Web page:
It doesn't—well, it will, though not for years yet—but it slowly dissipates into something manageable. He slips back into his old life and no one seems to notice that he doesn't mesh with it as well as he once did.

Jeremy sits beside Grace, a pretty girl with soft curls and brown skin, on the first day of classes when he starts university. They exchange names, but it's all so new and overwhelming that neither of them really talks. It isn't until a week later when Jeremy's pen explodes, leaking ink over his hand and his notebook, that they have their first actual conversation.

Grace, his mind supplies as her name when he leans toward her to ask for a pen, but his mouth blurts out, "Gwen?" She turns, surprised, and Jeremy interrupts before she can even open her mouth, "Sorry. Grace," he says. "I don't think I'm all here this morning."

Grace shrugs, smiling. "It's alright, Mer—Mar—?"

"Jeremy," Jeremy supplies, and Grace blushes.

"Oh! I'm sorry. I thought—I don't know, for some reason I thought your name was," she pauses, as if searching for what was on the tip of her tongue, and finally tries, "Marlin?"

"Nope," Jeremy says. He grins and finds her returning it, almost tentatively. "Could I, er, borrow a pen?"

"Of course," Grace says, pulling one out of her bag and handing it over.

And then they're friends, as if they hadn't just met but were sweeping back into a steady routine after years apart. Jeremy realises that she alleviates the emptiness slightly, distracts him from it with her bright eyes and stuttering awkwardness. He almost kisses her, slowly getting up the nerve, until the dragon whispers he needs you into his dreams, and the idea crashes and burns.

A year and a pub crawl later, Jeremy tips through his front door with Grace and Will in tow. Grace is giggling into his shoulder, unable to stifle the noise properly, and Will's eyes are starting to flicker with the look that is always followed by bawdy, terrible, loud singing.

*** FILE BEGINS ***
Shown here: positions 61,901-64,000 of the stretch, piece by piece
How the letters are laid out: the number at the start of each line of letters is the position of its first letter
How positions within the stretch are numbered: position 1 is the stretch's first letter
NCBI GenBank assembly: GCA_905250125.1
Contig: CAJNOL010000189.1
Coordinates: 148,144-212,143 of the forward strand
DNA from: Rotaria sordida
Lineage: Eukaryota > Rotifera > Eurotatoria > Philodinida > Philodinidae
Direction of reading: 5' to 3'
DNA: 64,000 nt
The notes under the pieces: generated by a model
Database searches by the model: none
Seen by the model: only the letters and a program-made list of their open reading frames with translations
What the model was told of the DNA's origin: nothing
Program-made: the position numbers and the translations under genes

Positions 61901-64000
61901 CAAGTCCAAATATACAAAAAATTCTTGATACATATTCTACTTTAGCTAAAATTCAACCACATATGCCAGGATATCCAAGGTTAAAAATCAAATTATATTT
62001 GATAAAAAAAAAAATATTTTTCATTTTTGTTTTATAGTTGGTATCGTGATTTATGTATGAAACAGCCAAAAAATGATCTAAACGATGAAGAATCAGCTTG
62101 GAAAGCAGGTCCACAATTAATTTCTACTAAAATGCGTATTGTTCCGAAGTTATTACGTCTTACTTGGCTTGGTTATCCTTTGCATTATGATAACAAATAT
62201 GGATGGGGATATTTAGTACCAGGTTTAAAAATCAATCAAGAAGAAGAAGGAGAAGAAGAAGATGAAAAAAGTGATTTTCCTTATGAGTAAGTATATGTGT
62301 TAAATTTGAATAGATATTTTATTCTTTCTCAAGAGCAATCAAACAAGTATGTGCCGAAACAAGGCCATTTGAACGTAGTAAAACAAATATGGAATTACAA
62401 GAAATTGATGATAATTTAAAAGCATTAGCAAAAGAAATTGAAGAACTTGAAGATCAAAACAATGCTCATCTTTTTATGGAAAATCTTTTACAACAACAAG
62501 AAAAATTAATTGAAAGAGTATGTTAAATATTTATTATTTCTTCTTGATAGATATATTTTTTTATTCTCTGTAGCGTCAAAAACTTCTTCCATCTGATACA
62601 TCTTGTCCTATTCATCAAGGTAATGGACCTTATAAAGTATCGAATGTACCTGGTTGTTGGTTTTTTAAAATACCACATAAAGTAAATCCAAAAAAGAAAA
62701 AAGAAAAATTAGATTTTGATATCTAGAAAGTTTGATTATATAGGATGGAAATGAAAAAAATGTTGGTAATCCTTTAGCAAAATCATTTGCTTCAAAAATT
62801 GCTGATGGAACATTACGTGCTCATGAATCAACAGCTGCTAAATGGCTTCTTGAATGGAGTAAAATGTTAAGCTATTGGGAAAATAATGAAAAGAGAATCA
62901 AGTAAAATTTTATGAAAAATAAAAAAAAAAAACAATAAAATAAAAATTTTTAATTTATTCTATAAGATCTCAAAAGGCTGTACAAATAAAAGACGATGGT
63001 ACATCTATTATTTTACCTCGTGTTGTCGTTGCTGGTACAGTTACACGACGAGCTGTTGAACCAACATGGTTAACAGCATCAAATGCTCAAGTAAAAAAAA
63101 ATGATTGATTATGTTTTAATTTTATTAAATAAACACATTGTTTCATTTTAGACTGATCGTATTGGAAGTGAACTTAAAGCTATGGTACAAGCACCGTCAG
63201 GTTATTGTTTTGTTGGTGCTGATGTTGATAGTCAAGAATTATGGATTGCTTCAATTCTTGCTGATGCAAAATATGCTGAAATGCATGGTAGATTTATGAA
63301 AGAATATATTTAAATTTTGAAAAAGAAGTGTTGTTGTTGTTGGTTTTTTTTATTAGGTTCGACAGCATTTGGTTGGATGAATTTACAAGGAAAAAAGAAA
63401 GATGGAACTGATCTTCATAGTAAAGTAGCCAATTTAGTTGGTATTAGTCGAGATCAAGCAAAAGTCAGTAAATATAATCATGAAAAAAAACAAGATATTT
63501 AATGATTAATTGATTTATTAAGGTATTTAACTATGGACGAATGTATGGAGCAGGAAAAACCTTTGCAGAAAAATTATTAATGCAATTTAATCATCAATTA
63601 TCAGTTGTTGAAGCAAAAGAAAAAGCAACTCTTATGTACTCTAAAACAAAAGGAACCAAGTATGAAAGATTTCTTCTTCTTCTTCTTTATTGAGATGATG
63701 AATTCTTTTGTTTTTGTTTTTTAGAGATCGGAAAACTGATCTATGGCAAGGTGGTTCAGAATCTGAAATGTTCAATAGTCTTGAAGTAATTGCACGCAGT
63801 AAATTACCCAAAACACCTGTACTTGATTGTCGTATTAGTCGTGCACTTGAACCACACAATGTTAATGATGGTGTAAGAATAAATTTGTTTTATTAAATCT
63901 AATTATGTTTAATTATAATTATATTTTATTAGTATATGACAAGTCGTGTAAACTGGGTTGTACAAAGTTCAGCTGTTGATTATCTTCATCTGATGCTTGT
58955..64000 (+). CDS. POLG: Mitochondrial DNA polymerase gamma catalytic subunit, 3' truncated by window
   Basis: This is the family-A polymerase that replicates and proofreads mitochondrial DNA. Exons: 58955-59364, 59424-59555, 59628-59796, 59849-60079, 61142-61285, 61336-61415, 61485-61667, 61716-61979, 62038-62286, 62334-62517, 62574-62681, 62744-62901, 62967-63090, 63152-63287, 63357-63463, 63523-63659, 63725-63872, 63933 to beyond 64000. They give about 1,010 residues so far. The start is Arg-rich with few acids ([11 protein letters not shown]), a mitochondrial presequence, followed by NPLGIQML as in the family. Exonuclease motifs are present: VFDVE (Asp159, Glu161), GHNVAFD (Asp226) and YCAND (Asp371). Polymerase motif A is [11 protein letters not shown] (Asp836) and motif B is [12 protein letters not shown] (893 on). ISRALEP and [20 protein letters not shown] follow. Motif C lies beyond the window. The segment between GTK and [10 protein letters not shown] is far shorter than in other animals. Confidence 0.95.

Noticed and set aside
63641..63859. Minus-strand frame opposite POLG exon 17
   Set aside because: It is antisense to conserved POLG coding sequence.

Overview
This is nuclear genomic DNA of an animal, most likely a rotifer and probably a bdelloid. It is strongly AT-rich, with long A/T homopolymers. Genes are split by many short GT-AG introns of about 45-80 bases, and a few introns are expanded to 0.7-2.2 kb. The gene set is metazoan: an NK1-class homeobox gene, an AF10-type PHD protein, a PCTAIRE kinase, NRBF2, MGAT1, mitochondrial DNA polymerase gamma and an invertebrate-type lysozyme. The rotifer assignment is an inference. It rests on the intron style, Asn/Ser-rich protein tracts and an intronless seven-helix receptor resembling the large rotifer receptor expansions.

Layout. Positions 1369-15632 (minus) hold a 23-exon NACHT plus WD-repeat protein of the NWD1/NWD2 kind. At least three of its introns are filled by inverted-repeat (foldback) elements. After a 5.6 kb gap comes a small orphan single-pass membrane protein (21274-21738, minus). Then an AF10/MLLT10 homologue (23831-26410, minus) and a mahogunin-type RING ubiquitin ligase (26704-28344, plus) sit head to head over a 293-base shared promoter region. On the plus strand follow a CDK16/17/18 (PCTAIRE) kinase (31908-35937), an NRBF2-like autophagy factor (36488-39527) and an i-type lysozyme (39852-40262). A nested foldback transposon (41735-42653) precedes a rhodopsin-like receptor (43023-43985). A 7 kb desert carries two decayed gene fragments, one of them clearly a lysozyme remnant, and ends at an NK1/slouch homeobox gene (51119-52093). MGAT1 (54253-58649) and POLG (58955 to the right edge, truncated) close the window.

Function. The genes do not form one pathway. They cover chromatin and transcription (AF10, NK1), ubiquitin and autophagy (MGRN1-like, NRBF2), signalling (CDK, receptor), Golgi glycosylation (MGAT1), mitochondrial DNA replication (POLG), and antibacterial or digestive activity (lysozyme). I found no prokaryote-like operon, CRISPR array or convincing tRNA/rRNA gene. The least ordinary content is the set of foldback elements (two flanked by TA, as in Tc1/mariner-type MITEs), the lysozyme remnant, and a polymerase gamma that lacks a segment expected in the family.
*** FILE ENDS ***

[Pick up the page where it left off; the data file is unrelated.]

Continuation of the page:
Jeremy tries shushing him before it starts, but it comes out as, "SHHHH," instead of the whisper he'd intended, and Grace giggles harder at his surprise.

They manage to make it upstairs without waking up his mother—or falling to the ground in a pile of limbs when Will stumbled halfway—and Jeremy lets Grace commandeer the spare room while he and Will slip into his.

Will drops to the bed like a stone and Jeremy opens his mouth to complain. He doesn't even get the irritated, "Wiiiill," out before the snoring starts with long, deafeningly breaths.

Jeremy lets himself land in his chair and resigns himself to sleeping there, resting his head in the crook of his elbow on the desk.

He wakes with a crick in his neck a few hours later. It's still dark and he fumbles his way to the bathroom, the fullness of his bladder no longer avoidable. He's sobered a little now, hovering somewhere between completely pissed and the beginnings of an awful hangover that he plans to blame entirely on Will.

When he gets back to his room, Jeremy reaches blindly into one of the desk drawers, sure he had some pain killers in it somewhere. His fingers touch something hard and cold, metallic, and he thinks that tomorrow, when it's light, he'll pull it out and figure out what it is because he can't, for the life of him, think what it might be right now. He grasps the packet of tablets then, the foil of it crackling softly, and he accidentally slams the drawer as it closes it.

The next morning, the metal object in his drawer pales beside the way his stomach gurgles menacingly every time he moves. Later, he resolves, and then forgets again.

The broken compass is found, eventually, months later, when Jeremy decides to move out. He starts culling the contents of his room in preparation, getting to the desk on the second day. He pulls open the drawers, dragging everything out in handfuls and dumping them on his bed to be sorted.